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    ABSTRACT: To compare the diagnostic performance of magnetic resonance (MR) imaging and multidetector row computed tomography (MDCT) for an anomalous pancreaticobiliary ductal junction (PBJ). This study included 26 patients who underwent MR imaging, MDCT, and endoscopic retrograde cholangiopancreatography. Seventeen of the patients were diagnosed by endoscopic retrograde cholangiopancreatography as having an anomalous PBJ. Three radiologists independently reviewed MR images alone, contrast-enhanced CT images alone, and MR images and CT images combined. Receiver operating characteristic curve analysis was used to compare diagnostic capabilities. The mean area under the receiver operating characteristic curve (Az [95% confidence interval]) was 0.75 (0.73-0.77) for MR imaging alone, 0.79 (0.70-0.89) for CT alone, and 0.84 (0.82-0.86) for the 2 modalities combined. Only between the combination and MR imaging alone was there significant difference in Az value (P < 0.05). The diagnostic performance of MR imaging and MDCT was equivalent for an anomalous PBJ. The addition of MDCT to MR imaging improved the diagnostic performance.
    Journal of computer assisted tomography 01/2010; 34(5):725-31. DOI:10.1097/RCT.0b013e3181e23ff2 · 1.38 Impact Factor
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    ABSTRACT: PURPOSE Our purpose was to evaluate the usefulness of CADe of polyps in improving the sensitivity of expert radiologists in the detection of “difficult” polyps which reporting radiologists initially “missed” in CTC in a multicenter clinical trial or rated “difficult” in our retrospective review. METHOD AND MATERIALS We developed an advanced CADe system consisting of colon segmentation based on anatomy-based extraction and colon-based analysis, detection of polyp candidates based on morphologic analysis of the segmented colon, and a mixture of expert 3D massive-training artificial neural networks for reduction of multiple types of false positives (FPs). We applied our CADe scheme to 30 CTC cases, of which 20 cases had 23 polyps ≥ 6mm (mean: 10 mm) including 14 “missed” and 7 “difficult” polyps and 10 were negative cases. Four board-certified abdominal radiologists including 3 CTC experts participated in our observer performance study. They read 60 supine and prone CTC studies of the 30 patients on a CTC workstation. They were asked, first without and then with CADe, to indicate the location of polyps and their confidence level regarding the presence of the polyps. They were free to use 3D endoluminal or 2D multiplanar views for polyp detection and problem solving. They were blinded to the prevalence of polyps, but told the general performance of our CADe. The diagnostic performance was evaluated by using jackknife alternative free-response receiver-operating characteristic (JAFROC) analysis. RESULTS Our CADe achieved a sensitivity of 74% (17/23) with 3.1 (93/30) FPs per patient. With CADe, the diagnostic performance of radiologists in terms of the average figure of merit (i.e., area under the ROC curve) in the JAFROC analysis was statistically significantly improved from 0.79 to 0.83 (P=.006). The positive predictive value was also improved from 57% to 67% with CADe (P=.098), while the average by-polyp sensitivity of radiologists was improved by 10% at a statistically significant level (P=.037). The average reading time without and with CADe was 12 and 2 min per case, respectively. CONCLUSION Our CADe improved the diagnostic performance of radiologists, including expert readers, and had a great impact in detection of difficult and initially-missed polyps in CTC. CLINICAL RELEVANCE/APPLICATION Observer performance study demonstrated that CADe was effective in improving expert radiologists’ performance in detection of difficult polyps in CTC.
    Proceedings of RSNA Annual Meeting, Chicago, IL; 01/2010
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    ABSTRACT: PURPOSE Liver cancer is the 3rd leading cause of cancer death worldwide. Early detection of hepatocellular carcinoma (HCC), the most common primary malignant tumor of the liver, can be difficult especially when attenuation difference between HCC and normal parenchyma is small. Our purpose was to develop a computer-aided diagnostic (CADe) scheme for early detection of HCC in contrast-enhanced CT. METHOD AND MATERIALS Our CADe scheme consisted of segmentation of the liver, detection of tumor candidates, feature analysis, and classification of the candidates into HCC or non-HCC lesions. Liver segmentation was performed by using a 3D geodesic-active-contour model coupled with a level-set algorithm. A nonlinear gray-scale conversion filter enhanced both hyper- and hypo-dense tumors in the segmented liver. A gradient magnitude filter was then applied, followed by image thresholding and thinning, in order to obtain precise tumor boundaries. A watershed algorithm was employed for segmenting closed-contoured regions as HCC candidates. Eight morphologic and texture features were extracted from the segmented candidates. We used our linear-output artificial neural network (LOANN) for final classification based on these features. We compared its performance with linear discriminant analysis (LDA). Our database consisted of arterial-phase hepatic CT scans of 28 patients acquired with a multi-detector-row CT system with a 16, 40, or 64 channel detector (Brilliance, Philips Medical Systems, Netherlands). Reconstructed CT slices used for CADe were 512x512 pixels in size with 3-5 mm slice thickness. Among 28 cases, 15 HCCs were found in 10 patients. All HCCs were confirmed pathologically. HCC sizes ranged from 15-43 mm with a mean of 22 mm. RESULTS The initial CADe scheme before the classification step detected 100% (15/15) of HCCs with 12.2 (342/28) false positives (FPs) per patient. Our LOANN removed 36% (124/342) of the FPs without any loss of true positive in a leave-one-out cross-validation test; thus, it yielded 100% (15/15) sensitivity with 7.8 (218/28) FPs per patient, whereas LDA yielded 80% (12/15) sensitivity at the same FP rate. CONCLUSION Our CADe scheme achieved 100% sensitivity for detection of HCCs in contrast-enhanced hepatic CT with a reasonable number of FPs. CLINICAL RELEVANCE/APPLICATION CAD could be useful for detecting HCCs in CT; thus, it would potentially improve radiologists’ sensitivity for HCCs.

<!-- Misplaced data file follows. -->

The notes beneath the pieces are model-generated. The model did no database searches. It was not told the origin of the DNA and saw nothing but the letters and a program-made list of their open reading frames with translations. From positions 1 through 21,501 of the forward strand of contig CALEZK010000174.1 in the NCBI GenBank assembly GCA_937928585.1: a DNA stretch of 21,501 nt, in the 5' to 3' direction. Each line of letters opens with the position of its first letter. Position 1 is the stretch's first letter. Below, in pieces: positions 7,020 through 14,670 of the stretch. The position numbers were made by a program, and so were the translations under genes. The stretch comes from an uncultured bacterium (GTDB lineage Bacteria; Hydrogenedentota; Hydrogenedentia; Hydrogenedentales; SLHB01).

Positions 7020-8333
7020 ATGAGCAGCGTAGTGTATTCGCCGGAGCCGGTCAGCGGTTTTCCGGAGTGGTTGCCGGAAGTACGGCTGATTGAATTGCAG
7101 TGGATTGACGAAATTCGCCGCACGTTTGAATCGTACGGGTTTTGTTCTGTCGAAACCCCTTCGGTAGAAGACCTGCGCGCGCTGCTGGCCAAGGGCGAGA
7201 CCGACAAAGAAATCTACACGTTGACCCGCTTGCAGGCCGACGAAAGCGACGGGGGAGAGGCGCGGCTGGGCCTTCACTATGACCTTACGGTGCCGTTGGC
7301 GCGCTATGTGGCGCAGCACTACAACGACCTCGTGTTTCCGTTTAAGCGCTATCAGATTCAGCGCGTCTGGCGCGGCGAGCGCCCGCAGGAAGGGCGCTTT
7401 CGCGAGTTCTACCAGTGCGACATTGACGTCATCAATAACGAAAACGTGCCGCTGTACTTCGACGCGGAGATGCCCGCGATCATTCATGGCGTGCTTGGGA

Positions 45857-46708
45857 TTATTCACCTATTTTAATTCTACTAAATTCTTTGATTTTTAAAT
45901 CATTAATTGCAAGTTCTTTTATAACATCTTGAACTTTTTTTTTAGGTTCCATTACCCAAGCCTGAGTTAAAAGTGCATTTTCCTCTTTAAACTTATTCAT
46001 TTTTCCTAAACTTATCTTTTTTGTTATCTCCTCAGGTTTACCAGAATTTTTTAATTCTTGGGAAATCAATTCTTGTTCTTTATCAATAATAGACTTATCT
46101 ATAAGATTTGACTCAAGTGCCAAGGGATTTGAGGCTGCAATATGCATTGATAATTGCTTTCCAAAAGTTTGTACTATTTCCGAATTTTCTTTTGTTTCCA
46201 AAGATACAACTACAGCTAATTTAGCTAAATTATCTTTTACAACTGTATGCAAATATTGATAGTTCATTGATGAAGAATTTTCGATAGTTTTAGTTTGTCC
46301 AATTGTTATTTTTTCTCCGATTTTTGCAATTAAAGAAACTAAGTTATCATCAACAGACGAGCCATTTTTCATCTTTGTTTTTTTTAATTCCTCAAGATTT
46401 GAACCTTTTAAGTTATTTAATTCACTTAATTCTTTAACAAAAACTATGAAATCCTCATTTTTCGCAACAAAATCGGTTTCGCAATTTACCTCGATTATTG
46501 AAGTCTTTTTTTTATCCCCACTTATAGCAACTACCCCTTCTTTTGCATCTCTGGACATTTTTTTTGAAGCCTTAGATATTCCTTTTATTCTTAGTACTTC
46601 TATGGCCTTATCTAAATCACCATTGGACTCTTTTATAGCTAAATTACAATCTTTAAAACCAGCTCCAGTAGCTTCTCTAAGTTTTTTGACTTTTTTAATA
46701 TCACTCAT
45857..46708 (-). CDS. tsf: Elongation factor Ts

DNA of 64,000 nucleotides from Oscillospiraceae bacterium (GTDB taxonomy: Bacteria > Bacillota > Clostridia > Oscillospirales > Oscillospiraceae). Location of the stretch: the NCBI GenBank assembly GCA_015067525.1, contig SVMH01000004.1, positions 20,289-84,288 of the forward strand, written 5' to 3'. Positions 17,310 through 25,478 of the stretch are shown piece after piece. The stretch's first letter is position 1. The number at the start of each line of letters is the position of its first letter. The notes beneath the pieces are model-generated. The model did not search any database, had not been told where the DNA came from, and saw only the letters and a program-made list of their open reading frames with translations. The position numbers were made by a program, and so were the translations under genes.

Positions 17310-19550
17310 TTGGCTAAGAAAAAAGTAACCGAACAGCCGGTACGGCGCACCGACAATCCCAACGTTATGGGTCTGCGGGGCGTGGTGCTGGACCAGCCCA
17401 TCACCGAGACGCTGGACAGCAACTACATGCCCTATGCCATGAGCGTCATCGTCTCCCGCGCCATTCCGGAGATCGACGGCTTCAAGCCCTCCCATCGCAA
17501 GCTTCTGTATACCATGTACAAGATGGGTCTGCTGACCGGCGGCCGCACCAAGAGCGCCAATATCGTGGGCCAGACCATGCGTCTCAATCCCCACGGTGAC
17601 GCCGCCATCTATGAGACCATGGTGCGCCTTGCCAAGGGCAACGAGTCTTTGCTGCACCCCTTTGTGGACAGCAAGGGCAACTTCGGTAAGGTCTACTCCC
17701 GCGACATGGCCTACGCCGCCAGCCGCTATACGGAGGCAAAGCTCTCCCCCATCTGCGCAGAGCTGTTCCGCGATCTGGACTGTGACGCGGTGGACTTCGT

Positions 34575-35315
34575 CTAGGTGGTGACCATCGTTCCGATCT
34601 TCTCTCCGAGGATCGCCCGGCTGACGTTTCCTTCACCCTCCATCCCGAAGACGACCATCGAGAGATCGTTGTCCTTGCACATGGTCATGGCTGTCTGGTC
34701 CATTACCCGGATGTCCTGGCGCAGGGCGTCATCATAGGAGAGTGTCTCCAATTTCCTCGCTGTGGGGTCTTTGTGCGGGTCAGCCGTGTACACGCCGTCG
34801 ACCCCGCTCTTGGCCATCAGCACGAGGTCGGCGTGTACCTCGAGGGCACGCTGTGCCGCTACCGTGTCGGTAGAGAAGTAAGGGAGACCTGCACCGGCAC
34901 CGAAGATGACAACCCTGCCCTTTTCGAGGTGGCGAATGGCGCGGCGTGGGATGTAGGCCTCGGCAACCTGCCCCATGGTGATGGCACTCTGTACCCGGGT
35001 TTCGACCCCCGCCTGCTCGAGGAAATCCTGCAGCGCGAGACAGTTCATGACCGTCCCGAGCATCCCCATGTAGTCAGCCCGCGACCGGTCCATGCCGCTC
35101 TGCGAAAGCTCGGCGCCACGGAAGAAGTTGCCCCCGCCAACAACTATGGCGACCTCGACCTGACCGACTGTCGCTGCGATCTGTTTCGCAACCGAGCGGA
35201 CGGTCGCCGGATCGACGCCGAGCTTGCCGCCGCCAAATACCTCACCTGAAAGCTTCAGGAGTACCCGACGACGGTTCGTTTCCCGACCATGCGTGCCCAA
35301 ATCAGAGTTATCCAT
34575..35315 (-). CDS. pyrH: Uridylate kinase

Radiological Society of North America 2009 Scientific Assembly and Annual Meeting; 11/2009

Publication Stats

14k Citations
2,472.27 Total Impact Points

Institutions

  • 1979–2014
    • Osaka City University
      • • Department of Radiology
      • • Graduate School of Medicine
      • • Department of Cardiology
      Ōsaka, Ōsaka, Japan
  • 1970–2012
    • Osaka University
      • • Department of Radiology
      • • Division of Radiation Biology and Medical Genetics
      • • Department of Internal Medicine
      Suika, Ōsaka, Japan
  • 2011
    • Shimane University
      • Department of Radiology
      Matsue-shi, Shimane-ken, Japan
  • 2009–2011
    • Ritsumeikan University
      • • College of Information Science and Engineering
      • • College of Science and Engineering
      Kioto, Kyōto, Japan
    • University of Chicago
      • Department of Radiology
      Chicago, Illinois, United States
    • University of Tehran
      • School of Electrical and Computer Engineering
      Tehrān, Ostan-e Tehran, Iran
  • 2010
    • Kinki University
      • Department of Radiology
      Ōsaka-shi, Osaka-fu, Japan
    • Tokyo Medical University
      • School of Medicine
      Edo, Tōkyō, Japan
  • 2004–2006
    • Sapienza University of Rome
      Roma, Latium, Italy
    • The American University of Rome
      Roma, Latium, Italy
  • 1992–2005
    • Kyoto Institute of Technology
      • Department of Mechanical and System Engineering
      Kioto, Kyōto, Japan
  • 1988–2005
    • Osaka Police Hospital
      Ōsaka, Ōsaka, Japan
  • 2000
    • National Cerebral and Cardiovascular Center
      • Department of Cardiovascular Medicine
      Ōsaka, Ōsaka, Japan
    • Dallas Zoo
      Dallas, Texas, United States
  • 1999–2000
    • Osaka National Hospital
      Ōsaka, Ōsaka, Japan
    • University Hospitals Birmingham NHS Foundation Trust
      Birmingham, England, United Kingdom
  • 1993–2000
    • Osaka Rosai Hospital
      Ōsaka, Ōsaka, Japan
    • Hokkaido University
      Sapporo, Hokkaidō, Japan
  • 1993–1999
    • Kansai Rosai Hospital
      Itan, Hyōgo, Japan
  • 1995–1998
    • Sakurabashi Watanabe Hospital
      Ōsaka, Ōsaka, Japan
  • 1996
    • Kaizuka Hospital
      Hukuoka, Fukuoka, Japan